Friedrich Wilhelm Thiersch (17 June 1784 – 25 February 1860), was a German classical scholar and educationist.
He was born at Kirchscheidungen (now a part of Laucha an der Unstrut, Saxony-Anhalt). In 1809 he became professor at the gymnasium at Munich, and in 1826 professor of ancient literature at the University of Landshut; he was transferred in that year to Munich where he remained till his death. Thiersch, the "tutor of Bavaria" (praeceptor Bavariae), found an extremely unsatisfactory system of education in existence. There was a violent feud between the Protestant "north" and the Catholic "south" Germans; Thiersch's colleagues, chiefly old monks, offered violent opposition to his reforms, and an attempt was made upon his life. His plans were nevertheless carried out, and became the governing principle of the educational institutions of Bavaria.
Thiersch was an ardent supporter of Greek independence. In 1832 he visited Greece, and his influence is said to have helped secure the throne of the newly created kingdom for Otto of Greece. He wrote a Greek grammar, a metrical translation of Pindar, and an account of Greece (L'état actuel de la Grece in 1833).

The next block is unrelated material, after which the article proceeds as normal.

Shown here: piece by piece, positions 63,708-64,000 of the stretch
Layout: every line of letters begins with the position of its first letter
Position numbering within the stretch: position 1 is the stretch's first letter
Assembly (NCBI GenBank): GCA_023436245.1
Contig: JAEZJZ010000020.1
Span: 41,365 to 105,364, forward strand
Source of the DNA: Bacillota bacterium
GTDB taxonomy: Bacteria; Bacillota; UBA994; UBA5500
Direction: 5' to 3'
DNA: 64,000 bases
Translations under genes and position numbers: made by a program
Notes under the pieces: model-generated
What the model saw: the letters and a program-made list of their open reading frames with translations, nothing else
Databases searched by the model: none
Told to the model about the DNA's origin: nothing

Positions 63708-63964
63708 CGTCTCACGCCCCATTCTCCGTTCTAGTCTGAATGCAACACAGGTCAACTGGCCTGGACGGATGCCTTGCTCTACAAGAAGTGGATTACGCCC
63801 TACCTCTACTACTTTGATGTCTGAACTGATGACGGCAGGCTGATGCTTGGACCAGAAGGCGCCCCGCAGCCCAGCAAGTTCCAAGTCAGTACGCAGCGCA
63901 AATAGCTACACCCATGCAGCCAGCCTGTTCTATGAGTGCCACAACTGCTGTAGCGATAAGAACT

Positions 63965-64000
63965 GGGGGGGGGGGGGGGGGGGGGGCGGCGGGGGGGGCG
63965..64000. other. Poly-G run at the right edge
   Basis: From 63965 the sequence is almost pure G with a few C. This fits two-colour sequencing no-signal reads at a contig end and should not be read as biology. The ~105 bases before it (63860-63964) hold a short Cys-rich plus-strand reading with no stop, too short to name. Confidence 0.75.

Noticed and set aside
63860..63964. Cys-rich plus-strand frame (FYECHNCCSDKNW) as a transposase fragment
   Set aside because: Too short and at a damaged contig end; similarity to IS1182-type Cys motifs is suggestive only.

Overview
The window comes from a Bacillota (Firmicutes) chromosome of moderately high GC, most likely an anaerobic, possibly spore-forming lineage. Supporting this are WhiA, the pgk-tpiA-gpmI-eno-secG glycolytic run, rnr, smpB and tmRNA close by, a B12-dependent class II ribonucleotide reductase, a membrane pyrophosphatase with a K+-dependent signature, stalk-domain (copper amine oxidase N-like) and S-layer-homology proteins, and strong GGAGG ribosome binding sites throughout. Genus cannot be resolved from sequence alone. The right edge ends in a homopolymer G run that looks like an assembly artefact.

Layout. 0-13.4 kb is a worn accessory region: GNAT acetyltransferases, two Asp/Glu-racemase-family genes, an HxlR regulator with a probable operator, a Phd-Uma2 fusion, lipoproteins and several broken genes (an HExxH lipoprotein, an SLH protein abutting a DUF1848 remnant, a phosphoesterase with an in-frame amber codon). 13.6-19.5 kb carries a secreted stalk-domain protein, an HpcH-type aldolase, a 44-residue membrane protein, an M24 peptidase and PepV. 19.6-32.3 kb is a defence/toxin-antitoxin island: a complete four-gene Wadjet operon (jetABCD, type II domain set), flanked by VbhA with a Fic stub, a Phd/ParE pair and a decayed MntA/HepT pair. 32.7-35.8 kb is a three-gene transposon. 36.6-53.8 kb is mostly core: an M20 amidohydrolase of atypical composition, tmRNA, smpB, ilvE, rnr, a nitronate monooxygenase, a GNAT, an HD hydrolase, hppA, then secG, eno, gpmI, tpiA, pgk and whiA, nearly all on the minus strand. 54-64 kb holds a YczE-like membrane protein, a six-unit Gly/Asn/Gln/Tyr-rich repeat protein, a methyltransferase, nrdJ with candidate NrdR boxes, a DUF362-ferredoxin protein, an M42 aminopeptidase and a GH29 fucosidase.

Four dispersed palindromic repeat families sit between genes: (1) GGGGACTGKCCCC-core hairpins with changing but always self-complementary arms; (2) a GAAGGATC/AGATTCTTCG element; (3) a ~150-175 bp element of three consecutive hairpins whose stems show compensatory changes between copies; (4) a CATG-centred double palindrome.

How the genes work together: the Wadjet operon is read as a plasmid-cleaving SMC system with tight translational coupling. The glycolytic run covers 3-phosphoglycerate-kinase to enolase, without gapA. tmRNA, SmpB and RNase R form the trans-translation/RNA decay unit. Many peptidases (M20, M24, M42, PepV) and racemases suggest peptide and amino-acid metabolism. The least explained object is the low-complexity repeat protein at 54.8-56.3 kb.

Thiersch's biography was written by his son, H. W. J. Thiersch (1866). Another son, Karl Thiersch, was a renowned surgeon, and yet another, Ludwig Thiersch, was an influential painter.
Thiersch died in Munich. He is buried in the Alter Südfriedhof in Munich.
- This article incorporates text from a publication now in the public domain: Chisholm, Hugh, ed. (1911) "Thiersch, Friedrich Wilhelm" Encyclopædia Britannica (11th ed.) Cambridge University Press
- Friedrich Thiersch in the German National Library catalogue
- Rolf Selbmann und Peter Kefes: Friedrich Thiersch und der Neuhumanismus in Altbayern. Wahrheit und Legende (German)
- A. Baumeister (1894). "Allgemeine Deutsche Biographie (ADB)" (in de). Leipzig: Duncker & Humblot. pp. 7–17.
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